Day: October 1, 2015

Capt’n Eli’s: Orange Pop

History: If you find yourself perusing the pages of The Undersea Adventures of Captain Eli, just know the super hero comic you’re reading was ultimately created with the end goal of quenching your thirst and not satisfying your insatiable appetite for deep sea justice. Despite my pompous language, I didn’t make that up. Capt’n Eli’s Soda really does have a comic named after it, introduced in the early 2000’s for marketing purposes. But the soda’s history dates much farther back than the comic. 80 years earlier in the early 1920’s, little Eli Forsley would wander down in his father’s basement and steal some of his dad’s homemade root beer. In turn, he’d sell it to his friends for a profit. When Eli grew up, he started making root beer in his basement too. Sure enough, one of his five sons, Fred, grew up with an affinity for the root beer. Fun fact: Fred’s son (coincidentally named Eli) is the model for the comic’s lead character. Fred was an entrepreneur like his father. In 1992, he founded Federal Jack’s restaurant in Kennebunk, Maine and two years later, he and a partner started up Shipyard Brewing in Portland, Maine. You might know Shipyard for its highly popular “Pumpkinhead” pumpkin beer. In 1996, Forsley started serving the root beer on draft at Federal Jack’s. Current Capt’n Eli’s President Ed Crockett recalls how “the local folks raved about it.” The next logical step was bottling. This happened in 2002. And yadda, yadda, yadda, 15 years later the company now has eight flavors after just recently introducing a cola in June of 2015 to replace the now discontinued Parrot Punch. It’s so new, it’s not even on the website yet. But we’re not here to talk about root beer or cola or even my love life because that’s what my therapist is for. No, we are here to talk about Capt’n Eli’s Orange Pop. “When we drafted that recipe, we wanted to be different,” Crockett says. The company wanted an orange soda that felt refreshing instead of sugary and quenching instead of syrupy. Crockett tells us Capt’n Eli’s Orange Pop was directly inspired by Orangina. Like Orangina, you can see bits of pulp floating about in the soda. It also contains no caffeine, gluten or food coloring, and is made with pure cane sugar. What we’re trying to say is that Orange Pop is a classic flavor designed with a slightly different spin. Time to wade the deep orange waters Capt’n Eli patrols.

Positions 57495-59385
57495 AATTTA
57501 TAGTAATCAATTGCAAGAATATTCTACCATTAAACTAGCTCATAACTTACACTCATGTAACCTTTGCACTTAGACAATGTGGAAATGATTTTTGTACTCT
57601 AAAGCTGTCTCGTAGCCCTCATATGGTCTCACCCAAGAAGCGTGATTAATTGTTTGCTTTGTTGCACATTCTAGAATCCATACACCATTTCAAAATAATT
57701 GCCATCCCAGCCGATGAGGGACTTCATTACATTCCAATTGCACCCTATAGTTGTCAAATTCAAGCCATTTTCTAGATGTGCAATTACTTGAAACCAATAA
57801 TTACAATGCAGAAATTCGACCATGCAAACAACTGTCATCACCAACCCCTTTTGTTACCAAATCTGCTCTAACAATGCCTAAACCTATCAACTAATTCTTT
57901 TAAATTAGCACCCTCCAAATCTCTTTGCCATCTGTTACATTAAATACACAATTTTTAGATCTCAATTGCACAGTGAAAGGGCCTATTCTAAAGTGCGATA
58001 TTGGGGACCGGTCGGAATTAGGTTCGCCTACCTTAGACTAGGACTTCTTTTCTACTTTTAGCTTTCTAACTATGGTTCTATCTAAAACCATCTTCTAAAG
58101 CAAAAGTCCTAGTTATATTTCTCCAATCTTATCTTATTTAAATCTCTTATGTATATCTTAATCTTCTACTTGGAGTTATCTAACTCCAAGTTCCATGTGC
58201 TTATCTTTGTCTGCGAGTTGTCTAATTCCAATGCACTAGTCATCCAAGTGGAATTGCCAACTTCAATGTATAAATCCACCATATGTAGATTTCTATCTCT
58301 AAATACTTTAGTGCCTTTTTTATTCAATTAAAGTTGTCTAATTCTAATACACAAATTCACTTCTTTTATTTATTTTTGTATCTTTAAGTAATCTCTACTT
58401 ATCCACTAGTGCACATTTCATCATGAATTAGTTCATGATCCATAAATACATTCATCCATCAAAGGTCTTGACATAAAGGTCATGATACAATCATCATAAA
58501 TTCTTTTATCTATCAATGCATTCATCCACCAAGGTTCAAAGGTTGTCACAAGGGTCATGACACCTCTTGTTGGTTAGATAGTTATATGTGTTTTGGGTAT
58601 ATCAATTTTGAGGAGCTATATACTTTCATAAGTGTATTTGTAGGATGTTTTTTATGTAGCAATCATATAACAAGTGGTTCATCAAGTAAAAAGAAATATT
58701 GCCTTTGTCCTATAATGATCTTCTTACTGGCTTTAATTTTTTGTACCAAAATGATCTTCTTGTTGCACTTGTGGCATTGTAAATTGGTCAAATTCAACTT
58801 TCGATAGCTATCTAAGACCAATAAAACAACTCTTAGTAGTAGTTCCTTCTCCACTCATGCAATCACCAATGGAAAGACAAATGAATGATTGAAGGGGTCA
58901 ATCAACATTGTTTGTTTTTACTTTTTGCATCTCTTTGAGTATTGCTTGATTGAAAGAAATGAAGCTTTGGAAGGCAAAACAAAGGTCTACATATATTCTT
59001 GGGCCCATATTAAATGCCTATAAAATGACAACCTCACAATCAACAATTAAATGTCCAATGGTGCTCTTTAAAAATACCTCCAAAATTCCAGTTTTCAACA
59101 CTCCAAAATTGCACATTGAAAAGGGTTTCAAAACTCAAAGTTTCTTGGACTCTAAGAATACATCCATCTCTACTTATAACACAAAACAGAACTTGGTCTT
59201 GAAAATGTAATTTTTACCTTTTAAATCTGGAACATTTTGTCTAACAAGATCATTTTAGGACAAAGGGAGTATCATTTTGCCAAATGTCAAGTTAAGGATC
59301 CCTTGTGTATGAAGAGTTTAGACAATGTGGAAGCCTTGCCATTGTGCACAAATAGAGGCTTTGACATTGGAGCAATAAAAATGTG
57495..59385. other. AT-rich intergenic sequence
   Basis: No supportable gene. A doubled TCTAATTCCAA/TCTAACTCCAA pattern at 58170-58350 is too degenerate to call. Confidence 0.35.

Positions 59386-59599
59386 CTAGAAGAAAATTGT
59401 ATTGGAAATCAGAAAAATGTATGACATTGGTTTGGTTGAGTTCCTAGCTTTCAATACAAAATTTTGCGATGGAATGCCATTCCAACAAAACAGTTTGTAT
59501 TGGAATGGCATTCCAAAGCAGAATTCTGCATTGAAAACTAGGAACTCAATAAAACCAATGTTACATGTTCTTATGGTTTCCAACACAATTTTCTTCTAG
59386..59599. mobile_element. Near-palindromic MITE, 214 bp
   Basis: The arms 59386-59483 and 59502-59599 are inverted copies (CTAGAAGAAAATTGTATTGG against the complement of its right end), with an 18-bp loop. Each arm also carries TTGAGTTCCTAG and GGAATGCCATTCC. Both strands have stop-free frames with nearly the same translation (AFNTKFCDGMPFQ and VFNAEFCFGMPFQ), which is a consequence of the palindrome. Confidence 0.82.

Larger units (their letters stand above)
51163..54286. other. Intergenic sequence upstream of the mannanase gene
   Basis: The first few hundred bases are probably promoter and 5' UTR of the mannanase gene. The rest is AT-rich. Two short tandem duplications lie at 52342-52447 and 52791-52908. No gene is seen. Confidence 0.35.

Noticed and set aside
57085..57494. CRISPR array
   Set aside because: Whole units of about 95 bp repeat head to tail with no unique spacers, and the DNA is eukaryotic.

Where to get: Capt’n Eli’s Soda is distributed nationally, but is most widely available in retailers along the eastern seaboard. You can also purchase the soda online from Summit City Soda, as well as the Capt’n Eli’s online store. For large orders, and especially if you’re a retailer hoping to sell soda in your store, contact Homer Soda Company.

Nose: Fresh orange rind zest.

Taste: Orange; slight tart bite; mild tangerine. There’s a definite authentic orange flavor to this. Tastes fresher than most orange sodas. You get zesty, carbonated orange up front with a semisweet tart finish. In the background, there’s definitely a little bit of a tangerine taste – slightly sweeter than regular orange with more of an exotic flavor. The more you drink this, the more acidic it becomes. That classic orange soda zing becomes louder and louder on the palate. Overall, not quite as sweet as most orange sodas, but closely related to a classic orange with more of an authentic taste and a bit of zip.

Finish: Full-bodied orange zest flavor with a tartness that sinks into the back of the tongue.

Rating: Capt’n Eli’s Orange Pop is a close relative of your classic orange soda, but it clearly got all the better genes in the family. The orange flavor tastes real and bold. It’s not overly sweet or carbonated. The bite is zesty and slightly acidic in a way that is fitting of high-end orange soda. This really tastes like a craft soda. You can tell you’re drinking something of higher quality. The notes of tangerine add even more sophistication. All of these qualities elevate Capt’n Eli’s Orange Pop in the orange soda category. Crocket told us Orange Pop is actually the company’s lowest-selling flavor. I think that’s crazy. This is a diamond in the rough. This is an orange soda from which other orange sodas should watch and learn. Just don’t do it every day. That’s stalking. The bottom line is that this tastes like an orange soda you’re familiar with, but better. It’s comfortable, yet intriguing. It is a little more tart than a lot of orange sodas out there. I think that could either be dialed back a bit or the sugar levels could be slightly increased. That knocks it down from five stars, but overall, this is tops. Flavorful and zesty. This is a must-try orange soda.